I’d already reported on the carbon fiber wheels Koenigsegg is using (see this post), but I came across a cool twelve minute video showing the manufacturing process of these wheels. Neat video, still a bit excessive, but if you see the value in a 280mph street car, wheels like these do make sense!
We all know that in 1906, a large earthquake, followed by a devastating fire, destroyed about 80% of San Francisco. Fortunately for history, a few days before the quake, someone strapped a camera to the front of a cablecar and created a twelve minute video of Market Street, a video that included sound. It’s really cool to look back in time like this on a very busy city, one that was to be changed forever in just a few days. I find the cars especially fascinating…the way they weave and dart around the horse-drawn wagons and each other reminds me of how people drive in less developed countries these days. Check out the video below.
Volkswagen unveiled the production version of its XL1 two-seater car at the Geneva Motor Show recently. It’s a diesel-electric plug in hybrid vehicle that gets about 261mpg and an electric-only range of around 30 miles! While those numbers may end up slightly lower once the car goes through the US tests (the European test cycle turns in higher numbers typically), it’s still incredibly impressive.
Powered by a .9 liter two cylinder diesel engine, it’s not especially fast, even with the electric motor assist….0-62mph takes 12.7 seconds, for example. There’s no official word on price, though since it’s a low volume, largely hand-built production car, you can expect the price to be pretty high, probably pushing six figures. Definitely an ‘early adopter toy’, but also a good example of the future of automobiles.
Video review below:
When people talk about how long the batteries in hybrid and electric vehicles last, keep in mind that the battery is still usable at the end of its ‘life’, it just has decreased capacity (around 80% of its original capacity seems to be a common number there). It’d be a shame to recycle a battery with so much energy storage potential…which is why it’s nice to see things like this system from GM, designed to use the cast-aside batteries from their Volts (once they get to that age, that is…it’s still a very new car). One of the systems shown here provides enough energy storage to power three to five average homes, so a more likely use would be in an off-grid system in a larger building, for example. It’s an imperfect solution, but this is an emerging market and it’s nice to see that hybrid batteries have a good chance of finding life beyond the pavement.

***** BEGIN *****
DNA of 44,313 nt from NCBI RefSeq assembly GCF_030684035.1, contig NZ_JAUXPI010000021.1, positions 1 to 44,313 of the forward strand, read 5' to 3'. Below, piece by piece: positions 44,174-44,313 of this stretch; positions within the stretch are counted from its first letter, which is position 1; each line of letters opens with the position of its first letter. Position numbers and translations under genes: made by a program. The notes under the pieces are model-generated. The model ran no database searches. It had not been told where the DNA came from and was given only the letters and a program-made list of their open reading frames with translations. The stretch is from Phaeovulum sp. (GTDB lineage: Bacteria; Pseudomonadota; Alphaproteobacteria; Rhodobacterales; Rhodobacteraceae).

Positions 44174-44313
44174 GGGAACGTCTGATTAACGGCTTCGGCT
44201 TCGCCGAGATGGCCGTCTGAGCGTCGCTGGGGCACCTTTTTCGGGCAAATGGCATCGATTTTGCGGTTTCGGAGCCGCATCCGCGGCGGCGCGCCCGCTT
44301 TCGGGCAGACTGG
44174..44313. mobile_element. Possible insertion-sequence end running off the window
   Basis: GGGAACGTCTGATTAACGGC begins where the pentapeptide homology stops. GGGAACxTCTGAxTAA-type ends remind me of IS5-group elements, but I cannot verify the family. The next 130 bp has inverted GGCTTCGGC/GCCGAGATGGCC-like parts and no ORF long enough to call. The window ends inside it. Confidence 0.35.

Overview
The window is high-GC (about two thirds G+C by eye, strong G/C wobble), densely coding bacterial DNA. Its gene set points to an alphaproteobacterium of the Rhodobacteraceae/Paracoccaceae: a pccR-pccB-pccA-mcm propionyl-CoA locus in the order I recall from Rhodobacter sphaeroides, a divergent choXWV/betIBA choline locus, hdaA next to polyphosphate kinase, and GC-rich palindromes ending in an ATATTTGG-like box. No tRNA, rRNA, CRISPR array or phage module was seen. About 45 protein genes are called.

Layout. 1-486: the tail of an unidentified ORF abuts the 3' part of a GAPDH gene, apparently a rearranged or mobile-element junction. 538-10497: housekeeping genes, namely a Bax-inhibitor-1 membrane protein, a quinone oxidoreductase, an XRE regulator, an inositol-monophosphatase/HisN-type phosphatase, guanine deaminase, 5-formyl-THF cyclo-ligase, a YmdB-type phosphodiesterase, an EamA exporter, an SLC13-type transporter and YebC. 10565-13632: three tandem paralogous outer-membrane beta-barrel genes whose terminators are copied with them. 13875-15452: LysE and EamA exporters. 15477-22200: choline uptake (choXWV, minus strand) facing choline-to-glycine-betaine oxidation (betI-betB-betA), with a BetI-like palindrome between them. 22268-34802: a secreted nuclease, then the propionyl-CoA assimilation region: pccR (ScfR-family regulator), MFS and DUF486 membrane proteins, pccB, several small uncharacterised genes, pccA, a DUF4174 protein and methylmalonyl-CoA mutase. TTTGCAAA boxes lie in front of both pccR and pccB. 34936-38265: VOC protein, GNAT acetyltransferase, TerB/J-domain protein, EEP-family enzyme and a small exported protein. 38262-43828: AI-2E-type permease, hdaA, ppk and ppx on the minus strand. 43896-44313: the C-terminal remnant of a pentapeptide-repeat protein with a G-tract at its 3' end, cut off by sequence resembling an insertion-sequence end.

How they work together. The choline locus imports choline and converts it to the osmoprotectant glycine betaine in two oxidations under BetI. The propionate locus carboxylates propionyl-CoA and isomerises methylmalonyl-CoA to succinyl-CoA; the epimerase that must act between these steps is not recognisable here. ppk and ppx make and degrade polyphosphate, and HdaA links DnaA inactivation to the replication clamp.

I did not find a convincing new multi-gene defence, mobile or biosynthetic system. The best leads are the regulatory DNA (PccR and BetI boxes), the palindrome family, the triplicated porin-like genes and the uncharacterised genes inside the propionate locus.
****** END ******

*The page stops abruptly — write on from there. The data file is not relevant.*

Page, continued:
A real, functional hover bike! While the image to the left is just a next generation concept image, the videos below show a functional prototype. While it still seems a bit rough around the edges, this concept works and I can’t wait to see it evolve. It uses ducted fans and a clever mechanical control system to enhance stability (when the rider leans, a force is applied to control bars located in the knee area). Check out more over at Aerofex.
I have mixed feelings about this one. PlanetSolar is less than one day from completing a circumnavigation using a boat powered only by the sun; it’s taken them about 600 days to do this. I’m not quite sure what they’re trying to prove here. If you want to go ‘green’ on your trip around the world, solar just can’t compete with wind. Sailboats are a proven ‘green’ technology that are faster and can go more places in the world’s oceans (PlanetSolar is limited more to the equatorial regions where the sun’s more direct rays result in more powered gathered by the solar panels). Likewise, storms pose little challenge for sailboats but the cloud cover hurts the performance of PlanetSolar. Yes, solar is useful even on sailboats for powering shipboard electronics, but when it comes to propulsion, the abundant wind on the oceans is a fantastic, proven resource.
A solar boat? I don’t get it. Hoist the mainsail, matey.
I’ve always loved this video…it explains how automotive differentials work (and why they’re needed). It’s a seldom appreciated, little understood, but extremely critical part that you’ll find in any modern car or truck. Good video for kids too!